The neighborhood hangout. It’s where you go to catch up with friends, celebrate, debate, learn and even vent. No matter the backdrop – a church, community center, restaurant or shop – it’s always a hotspot of activity.

An emerging gathering spot in some Indian villages is the Splash Bar, a kiosk where a vendor dispenses ice cold Coca-Cola from a simple, durable machine into small cups at an affordable price.

What draws people to a Splash Bar is not just the refreshment and delight of Coca-Cola products – it’s the fact that the women running the kiosks have turned them into community centers.

The concept started with the goal of delivering Coca-Cola products in the most affordable format and packaging, while also providing entrepreneurship opportunities to rural women.

Now, the more than 2,000 women serving 3- to 5-oz. cups of Coca-Cola products are among the more than 1.2 million women Coca-Cola has economically empowered through its value chain, as part of the Company’s 5by20 initiative. 

Splash Bar was developed by BIG India under the leadership of T. Krishnakumar, CEO, Hindustan Coca-Cola Beverages Pvt. Ltd. (HCCB), who saw the value in expanding Coca-Cola markets as well as empowering local women to better their communities. 

“Splash Bar is great representation of how business can be conducted sustainably in India,” said T. (KK) Krishnakumar. “Our goal was to create a soft drink culture in the 600,000 villages of India. What emerged was a unique means of enhancing the incomes of women by training them to become entrepreneurs selling our products. In turn, we can now sell at affordable prices, reach a vast audience of new consumers and create a great experience for the communities we serve.”

In 2013, HHCB launched 31 Splash Bars run by rural women located around the botler's Goblej Plant in Gujarat. Now, more than 30,000 Splash Bars bars are selling more than 1.5 million cups of Coca-Cola products per day across the towns and villages of India.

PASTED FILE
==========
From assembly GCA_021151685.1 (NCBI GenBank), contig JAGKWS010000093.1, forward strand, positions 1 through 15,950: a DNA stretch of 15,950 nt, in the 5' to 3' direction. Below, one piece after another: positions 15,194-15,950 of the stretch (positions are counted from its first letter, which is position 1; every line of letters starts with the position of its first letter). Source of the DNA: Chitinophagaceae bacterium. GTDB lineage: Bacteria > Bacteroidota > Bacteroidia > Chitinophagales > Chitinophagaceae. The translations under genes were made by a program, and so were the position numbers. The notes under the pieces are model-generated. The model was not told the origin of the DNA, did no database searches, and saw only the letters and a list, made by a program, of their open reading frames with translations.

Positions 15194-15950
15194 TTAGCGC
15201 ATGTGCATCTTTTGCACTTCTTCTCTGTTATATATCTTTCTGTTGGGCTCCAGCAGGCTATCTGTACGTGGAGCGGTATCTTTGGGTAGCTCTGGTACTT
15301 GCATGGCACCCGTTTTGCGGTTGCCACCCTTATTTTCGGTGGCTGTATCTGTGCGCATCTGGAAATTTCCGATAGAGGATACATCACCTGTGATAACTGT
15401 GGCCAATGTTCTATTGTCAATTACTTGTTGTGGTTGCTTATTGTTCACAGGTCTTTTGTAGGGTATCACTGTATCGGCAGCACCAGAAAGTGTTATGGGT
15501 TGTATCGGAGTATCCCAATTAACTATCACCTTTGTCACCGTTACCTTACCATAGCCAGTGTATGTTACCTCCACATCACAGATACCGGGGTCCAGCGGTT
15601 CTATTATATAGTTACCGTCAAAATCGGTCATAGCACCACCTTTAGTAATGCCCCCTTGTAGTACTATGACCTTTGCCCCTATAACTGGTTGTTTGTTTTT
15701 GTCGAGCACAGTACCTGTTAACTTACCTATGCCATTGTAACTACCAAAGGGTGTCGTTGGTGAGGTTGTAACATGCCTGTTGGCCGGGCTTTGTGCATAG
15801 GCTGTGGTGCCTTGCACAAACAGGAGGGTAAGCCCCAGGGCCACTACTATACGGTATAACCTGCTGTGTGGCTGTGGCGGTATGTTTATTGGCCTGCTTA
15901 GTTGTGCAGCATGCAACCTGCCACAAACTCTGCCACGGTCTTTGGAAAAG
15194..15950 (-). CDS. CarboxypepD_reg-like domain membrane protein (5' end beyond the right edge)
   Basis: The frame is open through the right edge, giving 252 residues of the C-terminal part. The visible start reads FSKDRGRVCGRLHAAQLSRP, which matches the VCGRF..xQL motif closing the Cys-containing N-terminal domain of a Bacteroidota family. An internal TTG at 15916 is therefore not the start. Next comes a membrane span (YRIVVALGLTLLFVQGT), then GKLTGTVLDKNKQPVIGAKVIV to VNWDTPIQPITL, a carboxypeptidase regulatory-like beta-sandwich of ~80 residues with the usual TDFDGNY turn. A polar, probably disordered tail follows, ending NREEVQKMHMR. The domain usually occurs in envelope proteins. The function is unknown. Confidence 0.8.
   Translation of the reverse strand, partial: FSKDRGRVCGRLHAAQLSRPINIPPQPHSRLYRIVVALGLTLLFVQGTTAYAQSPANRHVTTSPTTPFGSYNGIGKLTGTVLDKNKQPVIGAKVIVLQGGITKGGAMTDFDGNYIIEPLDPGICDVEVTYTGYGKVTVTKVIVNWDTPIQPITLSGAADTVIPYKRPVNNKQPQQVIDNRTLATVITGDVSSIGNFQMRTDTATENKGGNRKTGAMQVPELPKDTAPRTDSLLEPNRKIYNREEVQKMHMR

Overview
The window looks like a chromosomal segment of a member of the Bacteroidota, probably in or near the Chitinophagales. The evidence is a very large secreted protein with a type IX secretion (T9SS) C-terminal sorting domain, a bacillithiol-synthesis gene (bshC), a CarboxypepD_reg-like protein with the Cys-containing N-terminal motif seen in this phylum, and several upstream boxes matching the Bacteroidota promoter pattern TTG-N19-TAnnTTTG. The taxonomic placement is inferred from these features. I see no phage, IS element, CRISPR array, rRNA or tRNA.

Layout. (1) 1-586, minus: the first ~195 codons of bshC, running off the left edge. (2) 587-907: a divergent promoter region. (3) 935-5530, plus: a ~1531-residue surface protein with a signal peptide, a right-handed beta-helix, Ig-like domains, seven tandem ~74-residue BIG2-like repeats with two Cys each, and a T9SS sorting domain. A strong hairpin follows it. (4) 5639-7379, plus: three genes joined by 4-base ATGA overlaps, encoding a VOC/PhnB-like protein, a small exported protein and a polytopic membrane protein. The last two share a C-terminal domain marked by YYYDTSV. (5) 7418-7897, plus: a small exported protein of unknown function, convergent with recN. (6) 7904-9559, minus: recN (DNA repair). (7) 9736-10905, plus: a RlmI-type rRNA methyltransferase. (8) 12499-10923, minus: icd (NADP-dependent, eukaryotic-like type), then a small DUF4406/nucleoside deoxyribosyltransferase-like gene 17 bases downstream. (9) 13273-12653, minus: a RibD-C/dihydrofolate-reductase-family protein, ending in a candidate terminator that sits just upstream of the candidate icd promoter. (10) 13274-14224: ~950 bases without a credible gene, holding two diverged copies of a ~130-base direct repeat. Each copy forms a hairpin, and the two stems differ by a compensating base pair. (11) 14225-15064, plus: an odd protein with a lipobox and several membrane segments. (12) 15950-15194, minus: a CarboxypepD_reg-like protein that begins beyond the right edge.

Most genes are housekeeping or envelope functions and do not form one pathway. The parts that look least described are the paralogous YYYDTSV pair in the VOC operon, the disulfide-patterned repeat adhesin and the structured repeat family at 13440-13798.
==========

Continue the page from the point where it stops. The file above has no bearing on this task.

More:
Today, the Splash Bar success story has positive impacts across areas: it’s a bustling neighborhood hangout in some communities, it provides rural consumers with an authentic brand experience at an affordable price, and it has facilitated women entrepreneurs to earn around 4,000 rupees per month, contributing financially to their households.

At the 2016 Consumer Analysts Group of New York Investor Conference, Coca-Cola President and Chief Operating Officer James Quincey singled out the Splash Bar as one of several innovative ways the company is focusing on transactions over volume.

“…We see that it has been possible to take this idea of premiumization and affordability through a range of packages priced appropriately and drive transactions and revenue and, therefore, price through this strategy in North America,” Quincey said. “And conversely… the opposite end of the spectrum economically…the idea of affordability takes on a new dimension in India.”

By selling small amounts of Coca-Cola at an affordable price, whether at a Splash Bar in India or via an 8-ounce mini can in North America, consumers can look forward to more choice in beverage packaging and sizes.

And women serving cups of Coca-Cola at Splash Bars can look forward to more choice in their own futures. The money they make from each transaction helps them feed their families, fund their children’s education and even start savings accounts. Now that’s something worth talking about at your neighborhood hangout.